HANFORD — National Crime Victims’ Rights Week may just be a week set aside by the government, but Kings County District Attorney Keith Fagundes said in Kings County, ensuring victims’ rights is done every day.
“It’s not just one entity or one department, but it’s every department — every police department, every county agency, every county service provider and many volunteer groups, churches and the like,” Fagundes said.
Thursday, the DA’s Office held its annual Crime Victim’s Rights Memorial Ceremony in conjunction with National Crime Victims’ Rights Week, commemorated April 7-13.
The event is meant to bring awareness to resources available to victims and to support victims as a community.
The ceremony, celebrated in Kings County since 1996, initially started as a private event for victims, but has turned into a large affair with hundreds of participants. It is open to anyone wishing to pay respects or offer support to victims in the community.
Previous ceremonies have focused on victims of homicide and their families. It has since expanded to include victims of domestic violence, sexual assault, kidnapping and elder abuse.
The theme for this year’s National Crime Victims’ Rights Week was “Honoring Our Past. Creating Hope for the Future.”
The ceremony included speakers from the family of Edwin Tates, a 25-year-old who was serving in the U.S. Navy and was stationed at Naval Air Station Lemoore.
Tates was riding his motorcycle home from Fresno on Feb. 17, 2018, when a drunk driver crashed into him from behind on state Route 198, just minutes from the base. Tates was thrown off his bike, struck by two more vehicles and died.
It was the driver’s fifth driving under the influence charge.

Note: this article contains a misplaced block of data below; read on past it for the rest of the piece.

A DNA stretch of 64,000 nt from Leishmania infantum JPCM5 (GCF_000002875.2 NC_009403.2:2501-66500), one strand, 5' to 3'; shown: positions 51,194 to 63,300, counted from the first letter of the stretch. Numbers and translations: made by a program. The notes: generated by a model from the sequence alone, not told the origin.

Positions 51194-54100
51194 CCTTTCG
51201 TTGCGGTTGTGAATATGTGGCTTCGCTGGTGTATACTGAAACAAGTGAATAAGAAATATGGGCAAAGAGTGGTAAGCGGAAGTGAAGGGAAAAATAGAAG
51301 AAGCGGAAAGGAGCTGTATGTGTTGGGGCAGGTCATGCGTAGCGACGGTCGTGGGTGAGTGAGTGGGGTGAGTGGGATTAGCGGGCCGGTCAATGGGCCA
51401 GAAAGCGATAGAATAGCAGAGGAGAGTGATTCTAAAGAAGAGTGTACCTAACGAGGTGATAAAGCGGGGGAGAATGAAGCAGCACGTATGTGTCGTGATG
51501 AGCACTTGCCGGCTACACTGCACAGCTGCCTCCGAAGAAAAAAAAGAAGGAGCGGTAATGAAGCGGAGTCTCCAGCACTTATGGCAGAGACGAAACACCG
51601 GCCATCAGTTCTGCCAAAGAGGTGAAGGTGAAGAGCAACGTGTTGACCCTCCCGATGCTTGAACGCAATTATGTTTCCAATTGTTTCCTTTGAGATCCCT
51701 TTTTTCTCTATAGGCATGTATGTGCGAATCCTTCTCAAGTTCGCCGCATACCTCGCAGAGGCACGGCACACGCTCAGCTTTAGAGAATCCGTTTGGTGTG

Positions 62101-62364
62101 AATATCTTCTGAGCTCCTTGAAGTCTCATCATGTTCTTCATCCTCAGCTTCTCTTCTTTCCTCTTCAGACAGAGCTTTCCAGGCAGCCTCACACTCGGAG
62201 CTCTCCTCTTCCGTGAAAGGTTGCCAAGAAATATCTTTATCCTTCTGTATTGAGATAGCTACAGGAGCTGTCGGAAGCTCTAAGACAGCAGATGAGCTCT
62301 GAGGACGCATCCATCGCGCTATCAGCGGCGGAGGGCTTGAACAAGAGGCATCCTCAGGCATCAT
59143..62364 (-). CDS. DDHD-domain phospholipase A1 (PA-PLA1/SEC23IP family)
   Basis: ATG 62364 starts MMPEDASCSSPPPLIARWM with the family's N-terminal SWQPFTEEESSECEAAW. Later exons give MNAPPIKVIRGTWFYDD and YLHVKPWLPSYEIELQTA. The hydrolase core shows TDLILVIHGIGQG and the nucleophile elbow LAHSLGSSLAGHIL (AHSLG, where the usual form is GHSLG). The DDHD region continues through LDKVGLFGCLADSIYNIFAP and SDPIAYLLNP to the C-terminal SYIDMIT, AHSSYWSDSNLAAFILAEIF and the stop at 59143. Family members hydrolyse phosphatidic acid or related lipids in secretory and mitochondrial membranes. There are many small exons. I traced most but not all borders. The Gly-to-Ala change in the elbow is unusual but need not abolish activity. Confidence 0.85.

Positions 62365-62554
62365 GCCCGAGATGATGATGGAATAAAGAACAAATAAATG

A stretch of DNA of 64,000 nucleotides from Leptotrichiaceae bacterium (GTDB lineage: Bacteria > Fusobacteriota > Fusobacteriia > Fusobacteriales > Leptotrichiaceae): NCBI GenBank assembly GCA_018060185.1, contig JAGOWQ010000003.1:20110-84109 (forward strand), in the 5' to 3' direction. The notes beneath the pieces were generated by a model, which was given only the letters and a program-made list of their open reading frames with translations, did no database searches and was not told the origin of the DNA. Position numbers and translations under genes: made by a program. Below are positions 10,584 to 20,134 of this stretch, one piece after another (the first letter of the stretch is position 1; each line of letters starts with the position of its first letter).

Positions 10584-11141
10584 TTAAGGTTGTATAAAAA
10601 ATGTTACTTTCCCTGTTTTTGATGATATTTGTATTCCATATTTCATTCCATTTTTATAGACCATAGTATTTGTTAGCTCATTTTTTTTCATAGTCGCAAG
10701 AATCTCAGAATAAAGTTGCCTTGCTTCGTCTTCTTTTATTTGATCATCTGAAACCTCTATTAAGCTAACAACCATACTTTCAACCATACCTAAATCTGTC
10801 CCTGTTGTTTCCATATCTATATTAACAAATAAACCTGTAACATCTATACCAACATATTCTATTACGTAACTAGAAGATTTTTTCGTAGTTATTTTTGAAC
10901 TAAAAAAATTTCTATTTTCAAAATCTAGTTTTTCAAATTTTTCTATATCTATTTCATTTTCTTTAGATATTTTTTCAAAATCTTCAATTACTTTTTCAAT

Tates left behind his wife, Samara Tates, and four children.
Samara Tates got up to speak with her support team behind her, including family members, Deputy District Attorney Jason Rifkind, Victim Witness Advocate Liliana Diaz and California Highway Patrol Officer N. Howard.
Samara Tates began to speak but was overtaken by emotion and instead, her brother-in-law took over to talk about the incident and how it affected their entire family. He thanked the support team and implored everyone in the room to never drink and drive.
Fagundes ended the ceremony by issuing a call to action to speak out not just against drunk drivers, but also against anyone who violates others and the rights of victims.
After the ceremony, attendees took time to admire the Kings County tradition of quilts that commemorate victims who have died, quilted by Juanita Coelho.
The ceremony featured songs sung by Destiny Carre and Madison Petersen. Joe Neves, chairman of the Kings County Board of Supervisors, also presented a proclamation to employees with the Victim Witness Assistance Program on behalf of the county.
Fagundes said victims are at the forefront of public safety in Kings County and these employees work tirelessly for victims’ rights.
Kings Coalition for Wellness and Awareness, Kings County District Attorney Victim Witness Assistance Program, NAS Lemoore Fleet and Family Support Center, Kings Partnership for Prevention, Kings County Human Services Agency, Kings County Probation Department, Episcopal Church of the Saviour, Champions Recovery, First Baptist Hanford and many others helped make the event possible.